On Gardening: Caterpillars are lowly no longer

November 2, 2015

Black swallowtail caterpillars devour a fennel.

Monarch butterflies survived the long migration, and Hurricane Patricia, so I felt like calling attention to a new wave in the world of caterpillars. At almost every seminar I give there is a stopping point about midway where I ask the audience by a show of hands if they are caterpillar friendly. I am delighted to say I sense a real change within the gardening public. The caterpillar, once perhaps considered the enemy of the garden has now become the recognized reward, and woe to the lizard or bird that picks one off.

Just before our recent Autumn Gardenfest at the Coastal Georgia Botanical Gardens in Savannah, I took a couple of speakers on a tour of the gardens and we found ourselves lingering at a Christmas bush senna, not photographing the beautiful yellow blossoms but instead looking for a Cloudless Sulphur caterpillar. These are among the most striking in the world of butterflies.

Last year, however, started my realization of how important caterpillars had become. I received a phone call from a lady that was virtually in tears. She had Monarch caterpillars, but all of her milkweed had been devoured. She asked almost hysterically if she could bring them to us since we had so many milkweeds. At least I thought we had many. She showed up with a box containing 100 caterpillars. I slowly walked through the garden. A little milkweed plant got one caterpillar while larger plants were gifted with two or three. It took no time before I had few leaves as well.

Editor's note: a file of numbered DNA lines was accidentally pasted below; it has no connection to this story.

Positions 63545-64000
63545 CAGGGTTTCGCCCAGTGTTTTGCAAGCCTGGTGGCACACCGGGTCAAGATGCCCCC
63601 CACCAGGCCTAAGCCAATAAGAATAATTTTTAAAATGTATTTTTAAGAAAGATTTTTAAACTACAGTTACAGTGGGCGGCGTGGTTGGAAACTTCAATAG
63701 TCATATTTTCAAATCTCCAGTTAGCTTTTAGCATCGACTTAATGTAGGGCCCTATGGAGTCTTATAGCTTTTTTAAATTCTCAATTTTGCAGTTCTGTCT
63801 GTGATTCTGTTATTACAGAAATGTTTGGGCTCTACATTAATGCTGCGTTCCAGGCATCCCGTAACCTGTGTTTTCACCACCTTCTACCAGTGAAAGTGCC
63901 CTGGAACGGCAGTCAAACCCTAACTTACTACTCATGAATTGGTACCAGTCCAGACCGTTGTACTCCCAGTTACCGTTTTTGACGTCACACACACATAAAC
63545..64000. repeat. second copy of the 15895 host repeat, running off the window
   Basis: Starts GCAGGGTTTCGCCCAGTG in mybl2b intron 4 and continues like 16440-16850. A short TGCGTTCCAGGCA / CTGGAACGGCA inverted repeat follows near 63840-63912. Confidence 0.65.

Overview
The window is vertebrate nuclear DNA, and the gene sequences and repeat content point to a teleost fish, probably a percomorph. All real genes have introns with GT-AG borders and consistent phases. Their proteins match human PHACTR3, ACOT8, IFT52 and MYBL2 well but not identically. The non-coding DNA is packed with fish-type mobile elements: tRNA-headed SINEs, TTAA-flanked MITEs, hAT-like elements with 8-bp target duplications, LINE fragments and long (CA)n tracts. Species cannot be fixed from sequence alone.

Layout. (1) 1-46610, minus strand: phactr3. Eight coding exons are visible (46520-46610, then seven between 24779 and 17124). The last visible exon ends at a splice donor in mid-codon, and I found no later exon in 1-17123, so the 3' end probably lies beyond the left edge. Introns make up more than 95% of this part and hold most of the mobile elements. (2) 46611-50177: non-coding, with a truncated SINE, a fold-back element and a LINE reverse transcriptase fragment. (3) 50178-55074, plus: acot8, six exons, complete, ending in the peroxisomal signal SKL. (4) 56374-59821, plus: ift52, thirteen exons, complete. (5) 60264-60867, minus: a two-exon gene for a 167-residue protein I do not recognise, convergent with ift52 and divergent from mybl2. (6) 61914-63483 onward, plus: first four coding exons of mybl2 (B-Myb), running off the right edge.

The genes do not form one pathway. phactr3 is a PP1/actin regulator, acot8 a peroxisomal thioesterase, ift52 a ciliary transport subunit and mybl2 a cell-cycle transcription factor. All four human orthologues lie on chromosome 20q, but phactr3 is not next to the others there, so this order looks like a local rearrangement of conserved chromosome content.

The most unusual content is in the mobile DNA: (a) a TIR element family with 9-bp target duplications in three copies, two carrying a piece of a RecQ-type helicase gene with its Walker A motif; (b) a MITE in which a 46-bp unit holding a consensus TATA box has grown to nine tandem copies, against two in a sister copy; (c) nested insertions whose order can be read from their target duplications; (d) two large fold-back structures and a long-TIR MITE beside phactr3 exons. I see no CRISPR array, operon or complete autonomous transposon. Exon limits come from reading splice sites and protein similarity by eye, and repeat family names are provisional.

This year we had our own similar episode that became one of hilarity. Despite having several large fennel and a few parsley plants, it seems the "Fertile Myrtle" of Black Swallowtails produced enough eggs and caterpillars to create panic among the staff. The stress led to them to go to the garden centers to buy more plants in an effort to try to feed all of the hungry mouths.

Then our own real test of being caterpillar friendly caught us all by surprise. Outside our new Andrews Visitor and Education Center we have two glazed containers with Improved Meyer Lemon trees. You’ve got to realize a couple of things that make this caterpillar friendly test a little more of a challenge.

We got our start as a USDA Plant Introduction Station in 1919. All over the garden are trees, shrubs and bamboo that Frank Meyer, the hero of plant exploration found and brought back to the country. He is the one who discovered the aforementioned lemon named in his honor. That was just one issue in our true test of being caterpillar friendly.

The second test is probably more obvious. These two containers are right at the entrance where every single visitor enters the garden. What would they think to see missing leaves or caterpillars, which would no doubt just be worms to many of them?

Our test began so beautifully as a giant swallowtail made her visit to the lemons. She would lay an egg or two then drop down to get nectar from some red pentas. Then she would return for a little more egg laying. We saw the eggs, the resulting caterpillars and, in what seemed like such a short amount of time, chrysalis. Every day we would look. Then the call came over the radio. Norman you better get over here. As you might have-guessed, it was "Happy Birthday." The most beautiful swallowtail had emerged, a process called enclosure in the lepidoptera world.

All the staff and a few visitors stood in awe as we experienced nature at one of its finest moments. While we were watching, I couldn’t help but think we too had just passed the caterpillar test. Are you caterpillar friendly? You will have many more butterflies if you are.



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